Sunday, January 11, 2015

Penne with Beef Rib Red Sauce

This dish is a family favorite and it has taken me years to perfect it.  This is a copycat dish of one of the best Italian restaurants in Portland, Gino's. They call it Grandma Jean's.  I don't know who Grandma Jean is but I've been trying to duplicate her amazing dish ever since I first tasted it about six years ago.

I've added some of my learned tricks, including pictures along the way.  It's easy to mess this one up.  And whatever you do, don't try it in a crockpot. Just don't.  Take the 5 hours needed to prepare this on a rainy Sunday afternoon.  You won't regret it.

6 medium sized tomatoes, peeled (see hints below)
2 packages whole pepperoni (see picture below)
4 beef short ribs
1 large yellow onion, chopped finely
6 cloves garlic, peeled and chopped
2 boxes 26 oz. Pomi tomato sauce
1 small can tomato paste
2 bay leaves
3 stems fresh thyme*
3 stems fresh oregano*
1 T red pepper flakes
1 cup dry red wine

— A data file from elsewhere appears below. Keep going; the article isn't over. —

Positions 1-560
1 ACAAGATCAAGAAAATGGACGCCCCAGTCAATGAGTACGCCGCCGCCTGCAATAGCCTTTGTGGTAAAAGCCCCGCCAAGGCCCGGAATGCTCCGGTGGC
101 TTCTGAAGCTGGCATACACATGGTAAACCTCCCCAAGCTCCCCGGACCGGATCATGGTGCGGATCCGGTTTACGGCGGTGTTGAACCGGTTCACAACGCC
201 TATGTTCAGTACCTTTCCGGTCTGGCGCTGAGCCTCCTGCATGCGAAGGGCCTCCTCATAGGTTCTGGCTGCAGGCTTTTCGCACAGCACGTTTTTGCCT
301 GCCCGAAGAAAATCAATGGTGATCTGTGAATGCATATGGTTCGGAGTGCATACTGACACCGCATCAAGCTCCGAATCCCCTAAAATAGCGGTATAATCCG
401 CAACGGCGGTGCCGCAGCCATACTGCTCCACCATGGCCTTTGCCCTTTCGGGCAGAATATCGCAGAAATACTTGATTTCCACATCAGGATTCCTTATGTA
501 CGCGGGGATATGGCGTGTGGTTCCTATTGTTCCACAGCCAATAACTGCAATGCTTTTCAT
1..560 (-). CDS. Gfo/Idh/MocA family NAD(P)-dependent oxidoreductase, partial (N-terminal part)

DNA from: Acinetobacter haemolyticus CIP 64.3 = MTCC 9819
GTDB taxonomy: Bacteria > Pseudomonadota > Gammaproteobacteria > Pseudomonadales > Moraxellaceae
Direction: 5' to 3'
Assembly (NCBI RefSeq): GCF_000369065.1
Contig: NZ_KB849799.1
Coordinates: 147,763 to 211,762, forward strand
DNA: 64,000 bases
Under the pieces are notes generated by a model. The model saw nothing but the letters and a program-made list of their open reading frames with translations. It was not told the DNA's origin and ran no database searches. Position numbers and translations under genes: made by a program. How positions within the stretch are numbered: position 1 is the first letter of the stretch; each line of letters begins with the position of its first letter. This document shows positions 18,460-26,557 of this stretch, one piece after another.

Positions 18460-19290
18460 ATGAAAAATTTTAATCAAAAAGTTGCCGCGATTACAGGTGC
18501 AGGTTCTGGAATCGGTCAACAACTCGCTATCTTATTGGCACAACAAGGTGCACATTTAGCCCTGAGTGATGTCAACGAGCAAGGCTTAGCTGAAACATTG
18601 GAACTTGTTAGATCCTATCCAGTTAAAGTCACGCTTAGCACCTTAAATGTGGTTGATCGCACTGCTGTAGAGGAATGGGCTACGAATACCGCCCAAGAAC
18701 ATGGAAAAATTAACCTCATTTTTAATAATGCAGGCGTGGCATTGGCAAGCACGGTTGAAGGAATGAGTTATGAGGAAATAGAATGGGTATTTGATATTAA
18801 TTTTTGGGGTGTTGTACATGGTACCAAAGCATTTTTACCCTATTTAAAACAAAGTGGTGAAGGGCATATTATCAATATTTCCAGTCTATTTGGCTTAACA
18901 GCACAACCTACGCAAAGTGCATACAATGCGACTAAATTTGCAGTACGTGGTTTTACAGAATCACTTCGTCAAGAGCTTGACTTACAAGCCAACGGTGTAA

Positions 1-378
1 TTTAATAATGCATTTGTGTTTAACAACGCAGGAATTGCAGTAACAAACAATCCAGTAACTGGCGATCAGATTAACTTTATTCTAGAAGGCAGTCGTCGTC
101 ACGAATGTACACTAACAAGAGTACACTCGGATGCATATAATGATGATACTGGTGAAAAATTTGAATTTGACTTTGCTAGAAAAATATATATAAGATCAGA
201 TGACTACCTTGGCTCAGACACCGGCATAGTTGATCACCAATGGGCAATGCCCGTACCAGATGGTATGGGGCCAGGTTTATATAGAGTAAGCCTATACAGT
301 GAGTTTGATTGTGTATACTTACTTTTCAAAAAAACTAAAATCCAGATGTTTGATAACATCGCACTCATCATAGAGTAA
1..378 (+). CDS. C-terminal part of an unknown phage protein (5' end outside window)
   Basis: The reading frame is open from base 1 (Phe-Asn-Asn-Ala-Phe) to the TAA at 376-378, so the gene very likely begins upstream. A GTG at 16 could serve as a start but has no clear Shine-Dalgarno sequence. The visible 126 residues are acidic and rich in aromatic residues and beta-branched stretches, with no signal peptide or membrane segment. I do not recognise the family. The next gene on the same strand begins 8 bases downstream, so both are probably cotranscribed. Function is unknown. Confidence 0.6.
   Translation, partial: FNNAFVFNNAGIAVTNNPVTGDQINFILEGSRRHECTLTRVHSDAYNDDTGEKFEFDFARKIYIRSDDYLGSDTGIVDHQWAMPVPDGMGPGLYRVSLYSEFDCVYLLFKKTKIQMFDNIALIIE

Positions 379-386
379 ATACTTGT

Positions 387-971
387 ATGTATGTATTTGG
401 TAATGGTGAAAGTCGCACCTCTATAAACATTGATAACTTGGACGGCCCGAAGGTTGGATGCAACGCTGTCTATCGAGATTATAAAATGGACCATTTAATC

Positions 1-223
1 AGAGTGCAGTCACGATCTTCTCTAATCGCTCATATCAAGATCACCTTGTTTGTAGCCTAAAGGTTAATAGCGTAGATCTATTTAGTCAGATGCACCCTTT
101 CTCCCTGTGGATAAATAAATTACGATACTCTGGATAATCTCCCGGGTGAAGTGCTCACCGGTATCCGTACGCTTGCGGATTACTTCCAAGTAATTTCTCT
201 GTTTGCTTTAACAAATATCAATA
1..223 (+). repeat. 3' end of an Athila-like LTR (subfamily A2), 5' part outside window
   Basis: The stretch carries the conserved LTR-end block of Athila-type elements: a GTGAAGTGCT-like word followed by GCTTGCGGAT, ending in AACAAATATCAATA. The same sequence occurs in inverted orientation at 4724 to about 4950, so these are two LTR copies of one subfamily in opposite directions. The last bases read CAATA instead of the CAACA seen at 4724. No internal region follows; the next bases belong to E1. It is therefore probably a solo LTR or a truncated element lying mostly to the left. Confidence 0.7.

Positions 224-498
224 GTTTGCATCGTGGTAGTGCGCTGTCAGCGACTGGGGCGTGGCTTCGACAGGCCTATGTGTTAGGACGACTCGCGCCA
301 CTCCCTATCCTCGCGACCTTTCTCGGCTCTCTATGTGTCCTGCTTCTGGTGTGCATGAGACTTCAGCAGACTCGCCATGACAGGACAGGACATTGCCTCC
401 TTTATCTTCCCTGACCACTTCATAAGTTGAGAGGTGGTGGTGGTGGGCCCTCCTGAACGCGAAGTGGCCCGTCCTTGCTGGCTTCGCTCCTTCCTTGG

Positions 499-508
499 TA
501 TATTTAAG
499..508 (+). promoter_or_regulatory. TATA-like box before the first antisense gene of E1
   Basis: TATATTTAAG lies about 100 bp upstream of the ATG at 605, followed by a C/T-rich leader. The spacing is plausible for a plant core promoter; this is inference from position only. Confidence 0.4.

*substitute with 2 tsp dried each or 4 tsp Italian Seasoning

Slice pepperoni in 1/4 inch thick slices.  Place in a large heated stockpot.  There will be plenty of oil that will cook out of the pepperoni, so you shouldn't need to add anything to the bottom of the pan. Cook, stirring occasionally until pepperoni begins to get crispy.

Using a slotted spoon, remove pepperoni from pot and place on double thickness of paper towel to drain excess grease.  Turn heat off of the pot and leave to cool for a few minutes.

Once pot is slightly cooled, pour out remaining grease into a safe disposable container. Wipe bottom of pot out with a paper towel.  There is no need to clean the pot at this point, but this step will reduce the amount of fat and grease in your sauce.  I missed this step the first few times I made this dish and there was just way too much grease that would continually rise to the top of the sauce.  While pepperoni may not be a great healthy choice, it makes me feel a little better by taking this step.  Plus the delight of biting into a crisp piece of pepperoni in the sauce is a wonderful surprise and flavor!